Forces introduce new fitness test requirement for troops being deployed abroad

Forces introduce new fitness test requirement for troops being deployed abroad
From CBC - November 14, 2017

The Canadian Forces have adopted a new training regime for all troopsdeployed overseas that better reflects the kind of equipment, landscape and warfare they are likely to encounter.

The changes include a five-kilometre timed-march and a circuit comprised of intense exercises where the participants lift and drag heavy sandbags for short periods to simulate combat conditions when adrenalin-fuelled movements are short and intense with little rest in-between.

The new standard is one that Lt.-Col. Matthew Sprague says could be the difference between life and death for Canadian Forces' personnel and those under its command like members of the army, navy or air force.

"If you are on operations and are unable to move around and survive on a battlefield carrying your equipment, then you could easily die," he said in an interview with CBC News.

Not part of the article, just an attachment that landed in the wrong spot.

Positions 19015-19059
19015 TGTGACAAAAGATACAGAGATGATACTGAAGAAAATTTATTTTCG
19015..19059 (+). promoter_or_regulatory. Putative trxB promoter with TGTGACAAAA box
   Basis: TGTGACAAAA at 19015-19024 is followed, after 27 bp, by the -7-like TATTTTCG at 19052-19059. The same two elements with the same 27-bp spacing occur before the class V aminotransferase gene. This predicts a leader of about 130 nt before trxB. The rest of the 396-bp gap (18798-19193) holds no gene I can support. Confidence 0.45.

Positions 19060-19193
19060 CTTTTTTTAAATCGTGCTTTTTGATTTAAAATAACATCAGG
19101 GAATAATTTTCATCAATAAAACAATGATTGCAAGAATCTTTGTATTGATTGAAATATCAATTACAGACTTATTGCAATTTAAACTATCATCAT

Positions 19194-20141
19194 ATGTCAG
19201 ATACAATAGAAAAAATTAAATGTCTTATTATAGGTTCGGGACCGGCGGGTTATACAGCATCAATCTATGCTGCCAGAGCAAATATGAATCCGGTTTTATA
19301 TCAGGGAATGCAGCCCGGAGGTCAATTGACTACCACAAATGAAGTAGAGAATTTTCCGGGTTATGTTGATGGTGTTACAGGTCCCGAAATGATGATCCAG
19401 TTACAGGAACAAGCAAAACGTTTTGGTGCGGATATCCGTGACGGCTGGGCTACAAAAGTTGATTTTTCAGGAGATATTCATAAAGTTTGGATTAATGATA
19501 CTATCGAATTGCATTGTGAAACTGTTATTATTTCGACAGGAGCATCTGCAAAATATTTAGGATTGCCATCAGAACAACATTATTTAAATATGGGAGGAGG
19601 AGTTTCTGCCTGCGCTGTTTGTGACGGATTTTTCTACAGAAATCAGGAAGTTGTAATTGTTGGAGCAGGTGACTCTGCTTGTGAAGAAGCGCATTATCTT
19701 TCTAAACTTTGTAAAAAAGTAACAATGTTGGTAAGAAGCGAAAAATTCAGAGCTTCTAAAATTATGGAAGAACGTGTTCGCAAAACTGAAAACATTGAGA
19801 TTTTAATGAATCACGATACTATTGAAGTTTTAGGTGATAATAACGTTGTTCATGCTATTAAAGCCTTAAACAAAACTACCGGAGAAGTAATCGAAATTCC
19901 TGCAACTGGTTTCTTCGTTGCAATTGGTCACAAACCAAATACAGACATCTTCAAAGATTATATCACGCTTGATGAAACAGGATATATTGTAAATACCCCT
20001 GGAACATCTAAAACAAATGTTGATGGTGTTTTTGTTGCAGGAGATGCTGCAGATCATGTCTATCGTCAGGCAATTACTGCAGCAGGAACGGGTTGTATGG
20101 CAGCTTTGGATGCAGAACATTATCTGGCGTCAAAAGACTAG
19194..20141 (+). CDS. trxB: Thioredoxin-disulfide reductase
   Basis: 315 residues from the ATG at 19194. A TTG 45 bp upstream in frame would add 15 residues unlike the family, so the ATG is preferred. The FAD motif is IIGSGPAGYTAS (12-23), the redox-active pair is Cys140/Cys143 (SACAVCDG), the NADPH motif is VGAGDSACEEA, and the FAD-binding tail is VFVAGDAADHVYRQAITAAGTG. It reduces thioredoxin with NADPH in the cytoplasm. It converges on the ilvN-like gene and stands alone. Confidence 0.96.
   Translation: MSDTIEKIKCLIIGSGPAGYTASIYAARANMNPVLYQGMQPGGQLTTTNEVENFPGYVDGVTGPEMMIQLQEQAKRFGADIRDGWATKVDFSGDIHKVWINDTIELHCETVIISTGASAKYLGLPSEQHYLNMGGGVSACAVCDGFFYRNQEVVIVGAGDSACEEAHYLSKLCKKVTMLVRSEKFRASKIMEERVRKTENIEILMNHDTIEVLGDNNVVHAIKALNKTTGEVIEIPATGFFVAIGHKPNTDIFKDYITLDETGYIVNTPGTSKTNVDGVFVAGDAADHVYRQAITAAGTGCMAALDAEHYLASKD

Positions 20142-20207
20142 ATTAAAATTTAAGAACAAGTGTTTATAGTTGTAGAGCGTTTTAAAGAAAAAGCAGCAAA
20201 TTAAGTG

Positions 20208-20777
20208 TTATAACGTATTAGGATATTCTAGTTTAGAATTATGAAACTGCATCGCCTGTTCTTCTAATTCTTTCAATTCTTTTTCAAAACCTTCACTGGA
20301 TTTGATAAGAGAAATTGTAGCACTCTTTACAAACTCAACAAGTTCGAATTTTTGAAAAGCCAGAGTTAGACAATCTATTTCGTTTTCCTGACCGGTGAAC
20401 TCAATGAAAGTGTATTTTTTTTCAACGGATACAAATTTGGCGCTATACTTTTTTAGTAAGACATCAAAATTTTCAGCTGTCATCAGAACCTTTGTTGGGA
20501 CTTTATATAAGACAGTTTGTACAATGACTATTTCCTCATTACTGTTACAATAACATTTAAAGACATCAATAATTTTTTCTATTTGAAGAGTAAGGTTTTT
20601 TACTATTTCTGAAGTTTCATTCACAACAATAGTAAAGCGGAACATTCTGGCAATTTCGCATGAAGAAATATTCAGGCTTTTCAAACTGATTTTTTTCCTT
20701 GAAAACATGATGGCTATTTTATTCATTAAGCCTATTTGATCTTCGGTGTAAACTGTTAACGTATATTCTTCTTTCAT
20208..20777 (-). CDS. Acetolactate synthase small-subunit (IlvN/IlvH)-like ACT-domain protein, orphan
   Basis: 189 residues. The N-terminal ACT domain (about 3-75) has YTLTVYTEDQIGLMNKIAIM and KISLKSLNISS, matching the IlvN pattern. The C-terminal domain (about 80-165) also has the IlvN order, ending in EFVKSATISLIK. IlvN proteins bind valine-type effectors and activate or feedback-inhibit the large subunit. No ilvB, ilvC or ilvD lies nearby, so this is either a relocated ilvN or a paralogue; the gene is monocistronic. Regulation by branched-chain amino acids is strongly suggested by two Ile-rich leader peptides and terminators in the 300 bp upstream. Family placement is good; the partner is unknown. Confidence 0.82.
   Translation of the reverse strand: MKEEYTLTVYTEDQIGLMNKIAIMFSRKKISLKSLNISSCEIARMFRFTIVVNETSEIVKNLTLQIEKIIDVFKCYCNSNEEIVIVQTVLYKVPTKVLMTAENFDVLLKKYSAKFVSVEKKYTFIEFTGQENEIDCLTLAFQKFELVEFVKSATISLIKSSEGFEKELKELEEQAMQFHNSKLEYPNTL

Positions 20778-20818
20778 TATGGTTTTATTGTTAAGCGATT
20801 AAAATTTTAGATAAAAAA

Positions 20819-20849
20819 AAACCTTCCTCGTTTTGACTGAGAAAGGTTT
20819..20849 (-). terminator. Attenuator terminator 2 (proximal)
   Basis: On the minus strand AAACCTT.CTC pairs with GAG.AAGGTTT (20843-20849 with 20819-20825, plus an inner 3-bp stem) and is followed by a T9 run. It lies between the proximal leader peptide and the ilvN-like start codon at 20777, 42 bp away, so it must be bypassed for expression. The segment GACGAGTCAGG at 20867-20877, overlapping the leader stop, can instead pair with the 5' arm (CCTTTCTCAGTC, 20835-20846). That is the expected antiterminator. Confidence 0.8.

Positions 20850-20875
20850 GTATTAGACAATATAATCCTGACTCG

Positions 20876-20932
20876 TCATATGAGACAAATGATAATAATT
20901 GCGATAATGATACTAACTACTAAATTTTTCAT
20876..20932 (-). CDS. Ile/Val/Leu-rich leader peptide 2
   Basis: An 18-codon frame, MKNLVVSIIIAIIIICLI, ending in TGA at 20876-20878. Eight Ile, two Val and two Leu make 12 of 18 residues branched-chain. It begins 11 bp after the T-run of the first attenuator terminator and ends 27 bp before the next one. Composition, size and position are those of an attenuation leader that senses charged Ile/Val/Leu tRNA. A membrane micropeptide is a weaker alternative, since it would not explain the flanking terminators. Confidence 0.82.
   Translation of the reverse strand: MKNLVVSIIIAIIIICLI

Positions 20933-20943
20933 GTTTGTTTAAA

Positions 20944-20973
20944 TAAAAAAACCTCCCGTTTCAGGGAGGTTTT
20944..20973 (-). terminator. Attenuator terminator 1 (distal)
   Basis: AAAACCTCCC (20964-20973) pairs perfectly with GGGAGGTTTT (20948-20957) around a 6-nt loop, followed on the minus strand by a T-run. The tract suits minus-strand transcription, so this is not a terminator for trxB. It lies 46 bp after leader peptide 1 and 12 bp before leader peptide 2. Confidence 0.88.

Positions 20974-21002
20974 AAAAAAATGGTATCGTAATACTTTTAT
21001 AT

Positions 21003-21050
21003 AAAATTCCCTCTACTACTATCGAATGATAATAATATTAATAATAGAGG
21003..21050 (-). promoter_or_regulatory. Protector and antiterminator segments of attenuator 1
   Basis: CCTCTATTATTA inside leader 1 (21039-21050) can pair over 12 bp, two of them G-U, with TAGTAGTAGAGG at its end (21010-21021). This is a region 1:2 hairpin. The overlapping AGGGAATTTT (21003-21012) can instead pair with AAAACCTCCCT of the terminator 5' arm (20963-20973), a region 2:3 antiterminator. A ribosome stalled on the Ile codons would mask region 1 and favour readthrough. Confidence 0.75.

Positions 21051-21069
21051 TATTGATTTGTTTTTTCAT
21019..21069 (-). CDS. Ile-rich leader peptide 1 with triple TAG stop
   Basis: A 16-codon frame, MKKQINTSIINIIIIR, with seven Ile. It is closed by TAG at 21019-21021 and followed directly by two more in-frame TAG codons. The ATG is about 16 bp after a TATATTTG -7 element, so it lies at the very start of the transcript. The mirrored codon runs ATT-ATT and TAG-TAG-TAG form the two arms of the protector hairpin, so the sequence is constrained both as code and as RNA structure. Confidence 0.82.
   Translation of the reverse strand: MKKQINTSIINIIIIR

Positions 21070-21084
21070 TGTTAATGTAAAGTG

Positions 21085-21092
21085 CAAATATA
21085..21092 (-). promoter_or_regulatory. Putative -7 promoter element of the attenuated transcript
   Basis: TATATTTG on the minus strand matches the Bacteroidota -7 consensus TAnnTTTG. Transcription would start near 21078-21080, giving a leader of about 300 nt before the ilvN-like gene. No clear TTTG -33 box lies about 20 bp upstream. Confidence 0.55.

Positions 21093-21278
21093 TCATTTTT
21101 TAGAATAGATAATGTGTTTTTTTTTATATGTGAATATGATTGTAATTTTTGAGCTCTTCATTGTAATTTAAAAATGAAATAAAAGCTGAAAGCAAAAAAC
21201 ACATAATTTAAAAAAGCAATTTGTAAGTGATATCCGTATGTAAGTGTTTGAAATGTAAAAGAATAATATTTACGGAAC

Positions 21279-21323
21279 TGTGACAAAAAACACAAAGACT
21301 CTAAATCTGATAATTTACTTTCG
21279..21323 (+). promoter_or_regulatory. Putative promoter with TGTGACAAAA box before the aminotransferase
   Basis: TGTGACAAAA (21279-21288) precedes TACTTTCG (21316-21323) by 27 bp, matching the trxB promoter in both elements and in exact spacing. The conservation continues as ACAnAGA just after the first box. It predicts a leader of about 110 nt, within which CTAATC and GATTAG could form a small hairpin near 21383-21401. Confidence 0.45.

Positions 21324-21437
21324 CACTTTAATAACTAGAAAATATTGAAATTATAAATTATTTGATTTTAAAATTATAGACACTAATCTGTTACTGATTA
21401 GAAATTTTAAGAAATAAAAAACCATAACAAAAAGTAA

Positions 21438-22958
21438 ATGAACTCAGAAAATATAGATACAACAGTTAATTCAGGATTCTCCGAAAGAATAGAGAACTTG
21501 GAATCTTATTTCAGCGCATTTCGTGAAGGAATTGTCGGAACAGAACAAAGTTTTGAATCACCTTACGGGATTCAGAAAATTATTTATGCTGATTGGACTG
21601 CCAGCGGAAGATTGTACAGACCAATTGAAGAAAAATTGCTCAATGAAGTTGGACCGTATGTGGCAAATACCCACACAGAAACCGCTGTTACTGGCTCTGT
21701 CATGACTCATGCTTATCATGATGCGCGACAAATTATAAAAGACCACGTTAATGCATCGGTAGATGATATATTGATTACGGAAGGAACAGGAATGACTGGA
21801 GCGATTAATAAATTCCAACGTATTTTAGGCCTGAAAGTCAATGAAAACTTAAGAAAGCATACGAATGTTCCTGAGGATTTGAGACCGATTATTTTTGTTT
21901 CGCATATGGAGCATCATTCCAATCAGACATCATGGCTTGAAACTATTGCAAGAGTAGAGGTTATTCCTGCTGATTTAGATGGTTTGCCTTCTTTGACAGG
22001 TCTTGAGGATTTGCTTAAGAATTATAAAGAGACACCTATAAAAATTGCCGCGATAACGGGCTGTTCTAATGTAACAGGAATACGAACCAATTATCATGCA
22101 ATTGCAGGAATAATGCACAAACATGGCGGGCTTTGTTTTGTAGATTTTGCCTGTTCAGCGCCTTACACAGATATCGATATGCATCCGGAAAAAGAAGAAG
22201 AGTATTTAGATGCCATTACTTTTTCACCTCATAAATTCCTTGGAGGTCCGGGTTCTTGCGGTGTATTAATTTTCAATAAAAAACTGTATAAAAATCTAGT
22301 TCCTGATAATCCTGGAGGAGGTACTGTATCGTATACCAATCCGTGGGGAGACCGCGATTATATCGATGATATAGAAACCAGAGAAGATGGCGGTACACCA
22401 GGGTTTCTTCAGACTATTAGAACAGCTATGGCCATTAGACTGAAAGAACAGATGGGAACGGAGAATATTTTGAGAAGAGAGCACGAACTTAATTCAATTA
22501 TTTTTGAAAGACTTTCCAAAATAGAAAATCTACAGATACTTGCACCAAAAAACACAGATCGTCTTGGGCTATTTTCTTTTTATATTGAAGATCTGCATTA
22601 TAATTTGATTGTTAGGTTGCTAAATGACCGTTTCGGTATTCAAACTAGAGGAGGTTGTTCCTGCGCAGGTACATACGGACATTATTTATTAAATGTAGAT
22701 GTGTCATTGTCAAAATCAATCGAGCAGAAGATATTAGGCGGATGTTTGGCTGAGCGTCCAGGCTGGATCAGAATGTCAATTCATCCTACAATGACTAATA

The new regime replaces the traditional 13 km march, which was the standard test for troops deployed to combat zones in places such as Bosnia and Afghanistan.

The changes are happening because the nature of warfare has changed, Maj.-Gen. Simon Hetherington, commander of the Canadian Army Doctrine and Training Centre in Kingstontold CBCNews Network'sPower & Politics.

"What we are seeing is more operations in complex terrain," Hetherington told guest hostDavid Common."That could be built-up areas, not the wide plains of Western Europe that we looked at in World War II that a lot of our training was based on."

Simulating the battlefield

In a May 17, 2016internal document obtained by CBC News through an access-to-information requestcalled a "warning order,"Lt.-Col. Sprague wrote that thenew fitness standardis not meant to be a one-time goal, but a measure that is "relevant" and "sustainable."

The new measurestook effect in October.

Participants must now complete a circuit that contains three stages:

An evolutionary change

Special waivers


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